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Lenovo DX8200D and DataCore Software Duo Deliver Flexible Storage

By Paul Ferrill (Send Email)
Posted January 28, 2018

The lines between servers and storage units continue to blur as demonstrated by the Lenovo DX8200D. This box runs DataCore's SANsymphony software-defined storage platform to deliver up to 64TB of block and file storage in a 2U space.

Lenovo offers a number of different products all based on the same DX8200 platform. Other software partners include Cloudian (DX8200C) and Nexenta (DX8200N). Lenovo DX8200D

For the DX8200D, the special sauce is in the DataCore software. SANsymphony makes it possible to present storage to the network consisting of direct-attached drives within the DX8200D and any other storage system on the network via the iSCSI protocol. Our test system was delivered with Windows Server 2012 R2 as the base operating system.

DataCore offers a variety of storage solutions to meet the needs of small-to-medium enterprises as well as big corporate deployments. Besides SANsymphony, products include the DataCore Hyper-converged Virtual SAN product specifically targeted at the virtualization market. The partnership with Lenovo presents a complete hardware and software solution that easily integrates into your existing infrastructure.

Lenovo DX8200D Hardware

Lenovo's DX8200D system as configured for our test included two Intel Xeon E5-2620 v4 CPUs plus 128GB of memory. Boot disks consisted of two 372GB SSD drives configured in a RAID-1 mirror.

Ten 930GB drives configured as two RAID-5 virtual drives give a total effective storage of 7.63 TB (see Figure 1). The chassis supports twenty-four 2.5-inch small form factor drives on the front and an additional two drives on the rear. Dual platinum power supplies provide an extra measure of redundancy to protect against failure.

On the networking front our system included three 10 GB Ethernet teams designated as the front-end, mirror, and back-end ports (see Figure 2). The idea here is to use the front-end ports to serve iSCSI to the network.

Back-end ports connect to other storage devices that SANsymphony manages. The mirror ports are used for replication to other SANsymphony nodes.

Memory on this platform gets used for both virtual machines and as a fast cache tier for the storage software. The system is offered with three basic configurations, with up to 768 GB of memory plus a Lenovo engineering tested and validated system design with memory speeds beyond Intel memory specifications.

DataCore and Lenovo Software

All storage functionality is provided by the DataCore SANsymphony software. SANsymphony takes control of local storage and external storage connectivity to build a virtualization layer across the board. The key here is the management of both local and external storage from multiple vendors which can be presented to consumers as a single resource.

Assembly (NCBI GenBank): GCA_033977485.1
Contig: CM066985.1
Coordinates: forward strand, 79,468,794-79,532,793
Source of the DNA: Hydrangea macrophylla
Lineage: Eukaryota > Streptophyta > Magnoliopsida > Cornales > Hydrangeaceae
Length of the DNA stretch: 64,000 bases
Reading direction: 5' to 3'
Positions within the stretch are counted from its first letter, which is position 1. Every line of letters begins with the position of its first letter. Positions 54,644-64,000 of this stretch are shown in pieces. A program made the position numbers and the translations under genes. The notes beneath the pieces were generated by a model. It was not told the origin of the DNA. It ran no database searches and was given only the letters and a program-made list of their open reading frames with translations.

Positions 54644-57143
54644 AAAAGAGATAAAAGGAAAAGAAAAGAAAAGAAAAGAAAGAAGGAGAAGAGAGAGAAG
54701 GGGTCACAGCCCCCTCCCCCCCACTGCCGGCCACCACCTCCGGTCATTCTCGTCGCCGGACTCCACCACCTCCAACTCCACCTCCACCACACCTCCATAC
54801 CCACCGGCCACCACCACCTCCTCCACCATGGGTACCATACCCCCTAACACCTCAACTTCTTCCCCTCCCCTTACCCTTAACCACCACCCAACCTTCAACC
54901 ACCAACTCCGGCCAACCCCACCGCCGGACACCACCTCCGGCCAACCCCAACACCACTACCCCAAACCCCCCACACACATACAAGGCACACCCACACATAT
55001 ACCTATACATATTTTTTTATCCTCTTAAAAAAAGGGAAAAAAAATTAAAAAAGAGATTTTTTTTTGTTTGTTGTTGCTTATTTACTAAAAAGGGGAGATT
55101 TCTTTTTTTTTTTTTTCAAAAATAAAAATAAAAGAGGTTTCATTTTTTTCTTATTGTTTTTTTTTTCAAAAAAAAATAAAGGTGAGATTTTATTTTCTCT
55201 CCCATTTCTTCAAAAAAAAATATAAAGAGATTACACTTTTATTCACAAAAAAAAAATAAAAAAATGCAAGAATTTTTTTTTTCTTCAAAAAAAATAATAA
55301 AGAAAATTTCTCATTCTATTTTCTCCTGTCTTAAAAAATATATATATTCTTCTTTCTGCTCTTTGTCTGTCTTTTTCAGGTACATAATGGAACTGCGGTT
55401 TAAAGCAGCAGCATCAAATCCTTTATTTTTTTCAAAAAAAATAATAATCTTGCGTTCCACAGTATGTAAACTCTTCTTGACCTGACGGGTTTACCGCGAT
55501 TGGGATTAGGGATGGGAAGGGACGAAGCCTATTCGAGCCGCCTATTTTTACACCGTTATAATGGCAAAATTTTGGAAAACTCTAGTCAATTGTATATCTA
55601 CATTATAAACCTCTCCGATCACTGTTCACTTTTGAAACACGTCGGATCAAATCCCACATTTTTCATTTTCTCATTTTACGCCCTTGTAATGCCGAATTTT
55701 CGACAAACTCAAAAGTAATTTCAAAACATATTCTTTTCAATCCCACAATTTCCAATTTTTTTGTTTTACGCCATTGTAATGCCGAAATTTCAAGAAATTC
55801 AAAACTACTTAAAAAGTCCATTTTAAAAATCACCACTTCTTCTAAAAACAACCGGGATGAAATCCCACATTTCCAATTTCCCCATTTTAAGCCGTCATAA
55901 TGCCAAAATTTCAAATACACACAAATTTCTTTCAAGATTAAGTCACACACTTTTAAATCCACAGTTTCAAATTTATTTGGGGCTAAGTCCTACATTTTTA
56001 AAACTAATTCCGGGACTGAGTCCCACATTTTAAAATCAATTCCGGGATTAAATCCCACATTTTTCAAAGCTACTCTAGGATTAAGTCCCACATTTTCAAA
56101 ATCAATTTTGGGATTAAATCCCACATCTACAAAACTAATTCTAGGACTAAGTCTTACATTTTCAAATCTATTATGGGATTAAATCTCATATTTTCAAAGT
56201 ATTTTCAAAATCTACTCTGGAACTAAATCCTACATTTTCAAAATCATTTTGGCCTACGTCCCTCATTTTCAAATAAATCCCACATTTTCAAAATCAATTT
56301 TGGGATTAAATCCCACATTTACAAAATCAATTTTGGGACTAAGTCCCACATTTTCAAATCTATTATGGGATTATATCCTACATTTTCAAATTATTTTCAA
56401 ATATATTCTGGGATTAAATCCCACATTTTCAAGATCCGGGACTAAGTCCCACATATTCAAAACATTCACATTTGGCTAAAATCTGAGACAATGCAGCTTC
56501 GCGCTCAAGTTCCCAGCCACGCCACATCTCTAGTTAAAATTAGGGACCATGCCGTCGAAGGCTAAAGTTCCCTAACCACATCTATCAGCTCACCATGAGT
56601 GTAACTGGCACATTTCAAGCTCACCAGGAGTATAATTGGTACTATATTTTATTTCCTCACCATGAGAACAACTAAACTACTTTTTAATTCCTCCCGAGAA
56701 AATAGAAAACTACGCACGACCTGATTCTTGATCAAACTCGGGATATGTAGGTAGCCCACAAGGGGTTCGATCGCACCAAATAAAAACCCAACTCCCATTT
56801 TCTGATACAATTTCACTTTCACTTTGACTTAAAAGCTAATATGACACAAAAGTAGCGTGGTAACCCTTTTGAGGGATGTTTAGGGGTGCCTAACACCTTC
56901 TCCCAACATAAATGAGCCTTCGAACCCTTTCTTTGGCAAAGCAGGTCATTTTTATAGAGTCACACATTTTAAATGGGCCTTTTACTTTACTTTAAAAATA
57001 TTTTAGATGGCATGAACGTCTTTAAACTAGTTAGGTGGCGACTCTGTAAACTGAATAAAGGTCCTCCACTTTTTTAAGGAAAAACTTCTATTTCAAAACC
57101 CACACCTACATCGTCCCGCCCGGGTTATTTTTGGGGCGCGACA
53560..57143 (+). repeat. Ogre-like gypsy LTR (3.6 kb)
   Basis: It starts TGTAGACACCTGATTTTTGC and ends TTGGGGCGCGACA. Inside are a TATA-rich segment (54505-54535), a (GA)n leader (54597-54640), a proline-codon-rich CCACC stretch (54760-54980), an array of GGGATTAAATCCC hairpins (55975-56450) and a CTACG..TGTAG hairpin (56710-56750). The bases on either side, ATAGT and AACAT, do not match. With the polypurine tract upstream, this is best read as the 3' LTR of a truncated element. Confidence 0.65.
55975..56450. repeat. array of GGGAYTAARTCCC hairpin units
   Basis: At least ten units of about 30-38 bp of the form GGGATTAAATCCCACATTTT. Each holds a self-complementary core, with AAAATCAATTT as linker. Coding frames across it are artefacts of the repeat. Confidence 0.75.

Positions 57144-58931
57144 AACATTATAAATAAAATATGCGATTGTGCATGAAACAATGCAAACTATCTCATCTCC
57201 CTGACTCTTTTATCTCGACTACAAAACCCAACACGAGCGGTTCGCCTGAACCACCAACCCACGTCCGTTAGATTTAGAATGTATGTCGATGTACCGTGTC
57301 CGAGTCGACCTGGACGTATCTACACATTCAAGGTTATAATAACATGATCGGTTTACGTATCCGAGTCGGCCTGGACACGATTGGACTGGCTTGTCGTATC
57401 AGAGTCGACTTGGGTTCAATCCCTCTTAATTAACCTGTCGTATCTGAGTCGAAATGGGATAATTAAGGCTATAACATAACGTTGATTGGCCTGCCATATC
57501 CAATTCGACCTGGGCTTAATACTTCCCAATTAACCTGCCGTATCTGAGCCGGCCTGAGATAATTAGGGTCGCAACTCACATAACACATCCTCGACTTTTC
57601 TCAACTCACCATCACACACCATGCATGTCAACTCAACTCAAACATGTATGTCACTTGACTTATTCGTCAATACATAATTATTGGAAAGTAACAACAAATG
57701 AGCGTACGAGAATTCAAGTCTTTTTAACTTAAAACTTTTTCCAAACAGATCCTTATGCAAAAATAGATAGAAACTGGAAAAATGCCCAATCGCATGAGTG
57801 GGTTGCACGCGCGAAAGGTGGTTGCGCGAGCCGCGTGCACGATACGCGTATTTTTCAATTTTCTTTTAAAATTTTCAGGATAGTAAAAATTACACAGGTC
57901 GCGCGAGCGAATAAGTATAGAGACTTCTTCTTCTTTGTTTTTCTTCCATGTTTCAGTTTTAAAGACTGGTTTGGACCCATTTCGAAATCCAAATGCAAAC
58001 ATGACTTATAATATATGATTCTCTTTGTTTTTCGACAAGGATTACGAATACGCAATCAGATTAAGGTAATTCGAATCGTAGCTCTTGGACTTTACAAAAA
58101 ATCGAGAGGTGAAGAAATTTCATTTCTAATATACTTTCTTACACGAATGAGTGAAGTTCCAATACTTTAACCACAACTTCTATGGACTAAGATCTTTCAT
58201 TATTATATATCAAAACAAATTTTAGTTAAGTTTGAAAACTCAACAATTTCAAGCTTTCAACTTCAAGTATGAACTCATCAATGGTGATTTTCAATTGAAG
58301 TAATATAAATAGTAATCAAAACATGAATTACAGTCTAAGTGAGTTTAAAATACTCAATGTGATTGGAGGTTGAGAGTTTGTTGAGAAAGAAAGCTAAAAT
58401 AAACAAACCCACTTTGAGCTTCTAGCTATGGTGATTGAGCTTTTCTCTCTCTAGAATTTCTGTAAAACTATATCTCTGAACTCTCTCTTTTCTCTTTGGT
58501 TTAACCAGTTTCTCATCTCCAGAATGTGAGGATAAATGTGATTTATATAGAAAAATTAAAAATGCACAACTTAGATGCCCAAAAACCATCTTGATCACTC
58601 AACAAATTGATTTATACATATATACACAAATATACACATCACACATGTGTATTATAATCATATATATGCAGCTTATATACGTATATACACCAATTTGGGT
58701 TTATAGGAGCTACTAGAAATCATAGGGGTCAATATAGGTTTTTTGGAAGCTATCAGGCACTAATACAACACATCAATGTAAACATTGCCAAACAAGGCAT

iSCSI is the primary protocol used by SANsymphony to both present and consume storage. DataCore uses the Windows Server operating system as the foundation for their product and, as such, uses the iSCSI initiator provided as a part of the OS.

Windows Server can function as both an iSCSI target and initiator. SANsymphony provides the management interface to present storage for consumption, which is aggregated from all storage resources available to the host computer.

SANsymphony uses memory on the host machine for a storage cache. The amount of memory can be configured automatically or set to a specific value (see Figure 3). If you plan to use the host machine to provide Hyper-V services, you'll want to reserve sufficient memory for your virtual machines. This can greatly improve the performance of a system with spinning hard disk as its primary storage.

To test the external storage connectivity feature we used a QNAP TS-1685 system certified to work with the SANsymphony software. SANsymphony 10.0 supports Microsoft's Offloaded Data Transfers (ODX), which greatly reduces network traffic for any file operations on the same platform. This feature works great for things like virtual machine copying or cloning and moving files around on the same volume.

Lenovo provides an out-of-band management tool on its own network interface to manage the system remotely. The Integrated Management Module (IMM) provides access to a system information page that shows the status for all major components, including power and cooling, processors, and memory. From the IMM web page you can control system power and use the integrated keyboard, video, and mouse (KVM) capability to connect to the console.

Bottom Line

The Lenovo DX8200D with DataCore SANsymphony software offers one of the most capable and flexible storage appliances on the market. Using iSCSI storage makes this solution work with all the major operating systems and virtualization platforms.

The management interface provides a wide range of options for grouping storage devices and presenting the storage for consumption. With multiple systems it's possible to configure this solution in a highly available and redundant configuration. Pricing depends on configuration with a low-end system starting at $39,999 for an 8TB ServerSAN system.


Paul Ferrill, based in Chelsea, Alabama, has been writing about computers and software for almost 20 years. He has programmed in more languages than he cares to count, but now leans toward Visual Basic and C#.

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